Receptor activated conformations of the gp120-gp41 glycoprotein complex of HIV-1
2017-02-17T04:01:01Z (GMT) by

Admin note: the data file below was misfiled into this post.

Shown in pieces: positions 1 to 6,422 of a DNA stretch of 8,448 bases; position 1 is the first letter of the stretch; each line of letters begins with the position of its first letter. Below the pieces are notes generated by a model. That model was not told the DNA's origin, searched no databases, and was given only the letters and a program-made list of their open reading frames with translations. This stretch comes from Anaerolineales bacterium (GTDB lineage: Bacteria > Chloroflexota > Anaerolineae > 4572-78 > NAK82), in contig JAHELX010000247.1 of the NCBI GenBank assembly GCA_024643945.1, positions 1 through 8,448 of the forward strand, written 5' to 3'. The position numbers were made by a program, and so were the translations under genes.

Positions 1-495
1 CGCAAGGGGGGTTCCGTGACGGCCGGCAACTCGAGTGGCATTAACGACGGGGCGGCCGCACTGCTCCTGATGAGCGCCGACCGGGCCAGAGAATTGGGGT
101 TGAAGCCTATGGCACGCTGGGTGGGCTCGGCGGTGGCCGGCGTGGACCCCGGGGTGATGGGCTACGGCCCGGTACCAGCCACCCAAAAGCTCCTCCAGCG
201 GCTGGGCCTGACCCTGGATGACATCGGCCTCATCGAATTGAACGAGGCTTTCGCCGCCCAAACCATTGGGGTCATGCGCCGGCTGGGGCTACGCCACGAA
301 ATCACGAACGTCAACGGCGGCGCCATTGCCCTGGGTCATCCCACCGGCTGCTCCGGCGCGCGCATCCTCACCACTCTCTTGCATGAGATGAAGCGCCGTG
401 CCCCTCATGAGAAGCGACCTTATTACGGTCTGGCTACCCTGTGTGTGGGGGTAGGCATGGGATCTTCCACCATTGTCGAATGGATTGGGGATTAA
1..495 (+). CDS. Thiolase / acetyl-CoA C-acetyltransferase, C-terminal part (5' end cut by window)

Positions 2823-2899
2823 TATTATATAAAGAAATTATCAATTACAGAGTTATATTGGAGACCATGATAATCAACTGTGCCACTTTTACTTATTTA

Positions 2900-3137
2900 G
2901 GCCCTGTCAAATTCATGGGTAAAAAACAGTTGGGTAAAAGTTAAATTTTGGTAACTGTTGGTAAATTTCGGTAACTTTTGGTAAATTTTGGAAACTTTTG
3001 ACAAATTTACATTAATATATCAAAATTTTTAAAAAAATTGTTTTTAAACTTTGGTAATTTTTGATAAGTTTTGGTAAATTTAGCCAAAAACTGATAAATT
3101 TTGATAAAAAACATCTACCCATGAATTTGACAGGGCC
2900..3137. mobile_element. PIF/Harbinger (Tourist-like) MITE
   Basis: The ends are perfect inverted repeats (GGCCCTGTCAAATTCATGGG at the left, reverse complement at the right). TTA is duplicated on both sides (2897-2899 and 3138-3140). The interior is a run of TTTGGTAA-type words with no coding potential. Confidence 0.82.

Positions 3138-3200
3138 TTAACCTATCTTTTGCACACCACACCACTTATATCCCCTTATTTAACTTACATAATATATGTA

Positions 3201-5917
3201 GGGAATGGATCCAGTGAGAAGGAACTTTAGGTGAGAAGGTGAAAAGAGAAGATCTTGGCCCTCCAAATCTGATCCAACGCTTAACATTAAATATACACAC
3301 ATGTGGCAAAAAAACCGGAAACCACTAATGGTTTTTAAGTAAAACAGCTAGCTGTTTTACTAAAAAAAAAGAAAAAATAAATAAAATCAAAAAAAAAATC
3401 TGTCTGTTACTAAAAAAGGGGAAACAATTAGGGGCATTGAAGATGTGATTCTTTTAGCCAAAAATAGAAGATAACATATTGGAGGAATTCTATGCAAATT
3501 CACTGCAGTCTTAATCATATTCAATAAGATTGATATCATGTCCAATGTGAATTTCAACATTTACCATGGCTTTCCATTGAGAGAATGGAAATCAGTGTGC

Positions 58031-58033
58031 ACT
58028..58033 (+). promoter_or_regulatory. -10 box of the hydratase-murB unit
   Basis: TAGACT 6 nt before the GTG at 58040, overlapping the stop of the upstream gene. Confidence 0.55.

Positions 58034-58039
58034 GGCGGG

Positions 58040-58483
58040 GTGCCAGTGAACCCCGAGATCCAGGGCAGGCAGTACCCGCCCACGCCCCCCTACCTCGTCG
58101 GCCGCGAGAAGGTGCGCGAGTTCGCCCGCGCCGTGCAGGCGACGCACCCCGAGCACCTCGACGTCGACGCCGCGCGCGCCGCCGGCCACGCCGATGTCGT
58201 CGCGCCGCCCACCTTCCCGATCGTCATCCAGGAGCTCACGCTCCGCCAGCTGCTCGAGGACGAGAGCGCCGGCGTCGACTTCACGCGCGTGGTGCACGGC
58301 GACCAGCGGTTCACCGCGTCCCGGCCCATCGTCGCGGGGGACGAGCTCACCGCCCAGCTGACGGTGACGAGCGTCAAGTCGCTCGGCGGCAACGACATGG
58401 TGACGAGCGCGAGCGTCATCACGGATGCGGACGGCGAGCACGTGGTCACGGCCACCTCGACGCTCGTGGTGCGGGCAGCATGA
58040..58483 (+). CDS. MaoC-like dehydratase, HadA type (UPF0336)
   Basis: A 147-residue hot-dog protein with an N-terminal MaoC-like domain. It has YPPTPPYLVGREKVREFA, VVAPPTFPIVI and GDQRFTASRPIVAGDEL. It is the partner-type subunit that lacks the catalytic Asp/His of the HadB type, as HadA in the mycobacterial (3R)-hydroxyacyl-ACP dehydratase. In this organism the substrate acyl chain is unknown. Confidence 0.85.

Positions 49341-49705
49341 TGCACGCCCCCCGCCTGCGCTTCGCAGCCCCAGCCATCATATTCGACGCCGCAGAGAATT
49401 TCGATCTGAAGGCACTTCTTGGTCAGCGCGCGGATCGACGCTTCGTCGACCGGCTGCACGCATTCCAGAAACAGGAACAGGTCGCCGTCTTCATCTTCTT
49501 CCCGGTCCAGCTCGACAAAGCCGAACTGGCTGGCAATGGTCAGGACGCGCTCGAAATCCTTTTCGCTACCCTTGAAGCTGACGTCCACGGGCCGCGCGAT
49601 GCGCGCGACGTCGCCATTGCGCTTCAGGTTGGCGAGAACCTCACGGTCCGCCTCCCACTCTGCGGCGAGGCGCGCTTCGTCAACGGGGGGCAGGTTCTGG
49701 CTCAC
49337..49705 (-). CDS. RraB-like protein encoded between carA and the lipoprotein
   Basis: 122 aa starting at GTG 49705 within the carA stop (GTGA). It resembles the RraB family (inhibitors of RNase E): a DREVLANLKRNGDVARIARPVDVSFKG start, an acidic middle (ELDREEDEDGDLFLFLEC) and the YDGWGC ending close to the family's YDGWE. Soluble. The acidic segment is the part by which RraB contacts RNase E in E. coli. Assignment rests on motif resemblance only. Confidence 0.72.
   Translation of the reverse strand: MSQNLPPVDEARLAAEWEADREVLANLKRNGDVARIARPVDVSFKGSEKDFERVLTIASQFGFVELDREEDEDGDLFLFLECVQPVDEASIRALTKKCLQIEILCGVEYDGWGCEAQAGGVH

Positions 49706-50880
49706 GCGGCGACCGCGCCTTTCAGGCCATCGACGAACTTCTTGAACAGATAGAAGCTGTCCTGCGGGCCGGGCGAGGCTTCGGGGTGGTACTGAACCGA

Human immunodeficiency virus (HIV) gains cellular entry through the action of two envelope glycoproteins, gp120 and gp41. gp120 mediates viral attachment to cellular receptors and activates the fusion protein, gp41 to refold from a metastable state into a stable six-helix bundle (6HB) leading to virus-cell membrane apposition and fusion. The aim of this study was to investigate the role of conserved gp41 regions outside of the conserved 6HB core, including the disulphide-bonded loop region (DSR), flexible polar linker, and membrane proximal external region (MPER) in viral fusion and entry. The DSR of gp41 mediates gp120 association. Tryptophan596-to-Leu and W610F mutations in the DSR of HIV-1QH1549.13 blocked viral entry and hemifusion without affecting gp120-gp41 association. The fusion defect correlated with inhibition of CD4-triggered gp41 prehairpin formation, indicating a decoupling of receptor-induced conformational changes in gp120 from gp41 activation. The data implicate the DSR in sensing conformational changes in the gp120-gp41 complex that lead to fusion activation. The roles in membrane fusion of the flexible polar linker and MPER were examined by Ala substitution. The MPER mutations, W666A, W672A, F673A and I675A, reduced entry by up to 120-fold without affecting gp120-gp41 association or cell-cell fusion. The combination of individual MPER mutations with L537A in the flexible polar linker abolished entry with 50-80% reductions in cell-cell fusion. The gp120-gp41 complexes of fusion-defective double mutants were resistant to soluble CD4-induced shedding of gp120, suggesting their ability to undergo receptor-induced conformational changes was compromised. Consistent with this idea, the L537A W666A double mutant exhibited reduced hemifusion activity. The data indicate that the flexible polar linker and MPER act synergistically forming a fusion-competent gp120-gp41 complex. The paradoxical findings that W666A and I675A blocked viral entry without affecting cell-cell fusion were investigated further. The possibilities that the discrepant cell-cell fusion versus entry phenotypes were simple due to Env and/or receptor saturation in the fusion assay or subtle effects on fusion kinetics were ruled out. When the initial entry step was bypassed, by pseudotyping vesicular stomatitis virus glycoprotein G in trans, W666A and I675A exhibited WT levels of cell-cell spread, indicating the functional defect is manifested in the context of cell-free virus. Thus the MPER plays distinct roles in cell-free viral entry and cell-cell spread. The cell-free entry block due to W666A and I675A was overcome by truncation of the cytoplasmic tail indicating a functional link between the MPER and cytoplasmic tail in cell-free virus. Forced viral sequence evolution was used to identify structural elements in the gp120-gp41 complex that functionally interact with the MPER. Replication-defective W666A, W672A and I675A mutant viruses were serially passaged in PBMCs in order to select revertants with second- and third-site suppressor mutation(s) that overcome the initial attenuation. An Ala-to-Val pseudoreversion restored replication for I675A, whereas in W672A, replication was restored by the loss glycans at Asn136 or Asn141 within V1. A P369L mutation in the CD4 binding site plus D674E in the MPER and truncation of the cytoplasmic tail provided a single-cycle entry advantage to W666A These findings further our understanding of the HIV-1 membrane fusion mechanism and provide evidence for functional interactions between remote regions of gp120-gp41. That the MPER is critical for cell-free viral entry but not cell-cell spread has important implications for vaccine and drug development targeting this region.